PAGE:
director of University Health Service.
"Whether the numbers are accurate or not, it
shows that there is a substantial problem."
Aside from the physical risks, medical
errors also carry a high financial cost. The
IOM report estimated that medical errors cost
the nation around $37.6 billion each year and
that about $17 billion of those costs are asso-
ciated to preventable mistakes.
Most medical errors have had less to do
with neglect on the part of the medical
providers and more with failures within the
health system itself, Winfield said. He said he
See ERRORS, Page 7

DSt endi Cofrdia r

Y..7, 'y



War on the horizon

Plaintiffs' brief only
presents part of the
story, 'U' lawyers say



By Andrew Kaplan
Daily Staff Reporter

By Tomislav Ladika
Daily Staff Reporter
Lawyers prosecuting the University
for its use of race in admissions have
cited enrollment statistics and created
elaborate grids attempting to prove
the Law School uses admissions quo-
tas, but University Lead Counsel
Marvin Krislov said the grids do not
capture the comprehensive nature of
the Law School's policy.
The Washington-based law firm
Center for Individual Rights, repre-
senting the plaintiffs in lawsuits
against the Law School and LSA's
admissions policies, employed a stat-
istician to create grids placing appli-
cants into cells based on their grade
point averages and LSAT scores.
Krislov said the grids, which show
blacks and Hispanics in certain cells
were admitted at much higher rates

the same LSAT scores and GPAs, are
"only part of a picture of a human
being." He said the University looks
at every applicant individually, con-
sidering many other factors such as
references, essays, and strength of
Dis $ipg curriculum.
~. tIebriefs "It doesn't
+ represent the

}art twotin a
farr ro 4 ie

After three weeks of flyering, chalking and
haunting the Diag in costumes, candidates in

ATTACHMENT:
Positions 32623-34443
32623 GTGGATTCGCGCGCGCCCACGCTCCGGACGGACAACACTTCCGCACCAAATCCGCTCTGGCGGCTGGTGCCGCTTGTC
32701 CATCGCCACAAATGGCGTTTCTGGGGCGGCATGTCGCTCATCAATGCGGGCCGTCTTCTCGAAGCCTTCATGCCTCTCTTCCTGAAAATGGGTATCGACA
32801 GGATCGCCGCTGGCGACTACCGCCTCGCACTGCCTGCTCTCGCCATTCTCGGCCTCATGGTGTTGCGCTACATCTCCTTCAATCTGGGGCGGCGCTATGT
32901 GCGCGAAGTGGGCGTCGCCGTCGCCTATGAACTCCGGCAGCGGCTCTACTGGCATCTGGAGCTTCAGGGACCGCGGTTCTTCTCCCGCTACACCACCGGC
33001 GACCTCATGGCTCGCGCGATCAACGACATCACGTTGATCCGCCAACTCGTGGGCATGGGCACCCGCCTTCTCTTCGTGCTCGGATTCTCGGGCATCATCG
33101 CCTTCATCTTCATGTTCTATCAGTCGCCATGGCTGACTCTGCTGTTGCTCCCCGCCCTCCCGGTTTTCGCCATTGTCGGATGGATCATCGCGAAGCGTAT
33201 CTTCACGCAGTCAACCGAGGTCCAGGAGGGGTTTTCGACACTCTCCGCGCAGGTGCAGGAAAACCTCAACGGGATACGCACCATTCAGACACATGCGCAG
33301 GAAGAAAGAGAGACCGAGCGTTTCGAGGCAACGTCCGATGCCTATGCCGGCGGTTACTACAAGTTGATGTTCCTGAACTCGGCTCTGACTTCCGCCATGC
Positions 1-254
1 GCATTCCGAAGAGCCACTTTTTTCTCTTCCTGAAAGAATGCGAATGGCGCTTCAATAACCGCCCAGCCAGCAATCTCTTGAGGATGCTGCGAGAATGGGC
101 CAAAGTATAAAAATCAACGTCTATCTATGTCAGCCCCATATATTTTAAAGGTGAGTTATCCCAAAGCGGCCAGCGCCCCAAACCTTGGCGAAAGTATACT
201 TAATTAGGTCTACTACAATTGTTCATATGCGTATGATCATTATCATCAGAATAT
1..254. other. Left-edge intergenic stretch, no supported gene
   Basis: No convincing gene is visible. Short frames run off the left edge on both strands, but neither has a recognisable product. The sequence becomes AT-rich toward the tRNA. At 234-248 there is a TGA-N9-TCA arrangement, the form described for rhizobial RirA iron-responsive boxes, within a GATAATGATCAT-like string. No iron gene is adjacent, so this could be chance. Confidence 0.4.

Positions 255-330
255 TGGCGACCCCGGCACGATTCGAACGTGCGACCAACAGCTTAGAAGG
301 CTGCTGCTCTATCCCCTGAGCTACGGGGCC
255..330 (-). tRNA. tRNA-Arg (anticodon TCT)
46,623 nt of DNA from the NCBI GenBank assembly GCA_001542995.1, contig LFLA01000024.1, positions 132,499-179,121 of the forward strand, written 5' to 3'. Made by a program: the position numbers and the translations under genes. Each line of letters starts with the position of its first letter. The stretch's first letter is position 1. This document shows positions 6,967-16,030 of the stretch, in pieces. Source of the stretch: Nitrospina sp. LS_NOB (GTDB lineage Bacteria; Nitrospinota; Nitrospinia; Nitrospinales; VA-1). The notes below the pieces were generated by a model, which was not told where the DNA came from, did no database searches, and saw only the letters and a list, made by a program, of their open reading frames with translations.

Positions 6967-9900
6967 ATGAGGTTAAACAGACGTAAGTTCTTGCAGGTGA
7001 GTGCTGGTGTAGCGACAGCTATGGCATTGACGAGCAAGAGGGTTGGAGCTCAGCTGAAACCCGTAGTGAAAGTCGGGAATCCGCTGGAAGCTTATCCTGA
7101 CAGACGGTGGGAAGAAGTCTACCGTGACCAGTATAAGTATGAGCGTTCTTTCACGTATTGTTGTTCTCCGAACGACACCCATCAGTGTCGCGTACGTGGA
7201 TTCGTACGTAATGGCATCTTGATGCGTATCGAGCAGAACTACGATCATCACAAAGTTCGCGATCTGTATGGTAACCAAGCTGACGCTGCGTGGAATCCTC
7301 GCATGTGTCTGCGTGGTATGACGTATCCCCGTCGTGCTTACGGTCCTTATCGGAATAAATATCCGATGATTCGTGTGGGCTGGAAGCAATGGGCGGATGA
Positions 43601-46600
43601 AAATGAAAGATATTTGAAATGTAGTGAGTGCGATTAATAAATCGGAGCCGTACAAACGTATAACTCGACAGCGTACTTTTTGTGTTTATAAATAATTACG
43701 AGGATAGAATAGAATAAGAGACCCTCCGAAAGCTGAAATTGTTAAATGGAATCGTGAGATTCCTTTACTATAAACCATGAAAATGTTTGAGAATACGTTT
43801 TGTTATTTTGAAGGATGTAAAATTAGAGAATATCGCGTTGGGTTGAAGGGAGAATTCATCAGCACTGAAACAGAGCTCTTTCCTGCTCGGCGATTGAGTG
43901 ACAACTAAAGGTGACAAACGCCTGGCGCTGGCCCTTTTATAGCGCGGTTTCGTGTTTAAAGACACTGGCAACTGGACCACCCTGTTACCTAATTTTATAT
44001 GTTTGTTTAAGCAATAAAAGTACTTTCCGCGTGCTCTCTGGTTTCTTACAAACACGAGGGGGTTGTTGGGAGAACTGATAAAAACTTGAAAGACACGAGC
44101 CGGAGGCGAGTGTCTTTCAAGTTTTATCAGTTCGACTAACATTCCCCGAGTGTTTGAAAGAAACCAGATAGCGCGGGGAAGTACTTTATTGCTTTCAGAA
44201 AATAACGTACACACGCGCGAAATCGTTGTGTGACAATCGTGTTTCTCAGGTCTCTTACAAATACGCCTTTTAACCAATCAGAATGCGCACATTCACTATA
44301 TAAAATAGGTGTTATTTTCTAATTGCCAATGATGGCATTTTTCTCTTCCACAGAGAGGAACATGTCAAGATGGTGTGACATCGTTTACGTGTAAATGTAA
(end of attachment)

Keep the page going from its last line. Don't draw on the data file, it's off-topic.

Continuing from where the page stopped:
today's student government elections are mak-
ing their final campaign push before the Inter-
net polls close tomorrow at midnight. Students
can vote online at vote.wwwumich.edu.
Spearheading the race for seats on the Michi-
gan Student Assembly are Students First presi-
dential candidate Angela Galardi, University
Party presidential candidate Jon Clifton and
Defend Affirmative Action Party presidential
candidate Kate Stenvig.
While the presidential nominees have diversi-
fied their platforms with regard to campus
improvements, they also advocate divergent
views on what the assembly's role should be in
the debate over University admissions policies
and war with Iraq.
Pledging her commitment to students, Galar-
di, currently MSA Budget Priorities Committee
chair, said her goals as president include bring-
ing career counseling to North Campus and fol-
lowing through with recent Students First
projects - such as creating a new bus route on
Central Campus, expanding Entree Plus, mak-
ing Spring Break a week later in the Winter
Term and renovating the University's Recre-
ational Sports facilities.

Winter 2O
e ecIon S

"Most of the work that's being done on the
assembly to do things that students are con-
cerned with has been done by Students First,"
she said. "I think anyone who wants to be on
student government is concerned about the stu-
dents. However, I think the difference between
(Students First) and (other parties) is that we

way we do
Krislov said.
"The grids only
plot two num-
bers - LSATs
and grades -

want to repre-
sent all stu-
But Clifton,
who is vice
chair of the
Budget Priori-

ties Committee,
said his agenda best captures students' interests
because he refuses to address broad issues
before surveying his constituents.
"There's a huge amount of time spent on
those resolutions, and that's not the accurate
representation," he said, referring to recent
assembly resolutions supporting race-conscious
admissions and diplomatic relations with Iraq.
"I support a student-wide survey about what the
student body is actually thinking."
Although Stenvig said she supports campus
improvements - particularly those preventing
tuition hikes andreforming financial aid - she
added that defending University admissions
policies, opposing war with Iraq and combating
See MSA, Page 3

and we look at a lot more than that"
The University's legal brief filed
with the U.S. Supreme Court argues
CIR's evidence fails to explain why
the Law School accepted 85 white
and Asian American applicants from
1995 to 2000 with lower test scores

An F-14A Tomcat prepares to land aboard an
aircraft carrier yesterday in the Persian Gulf.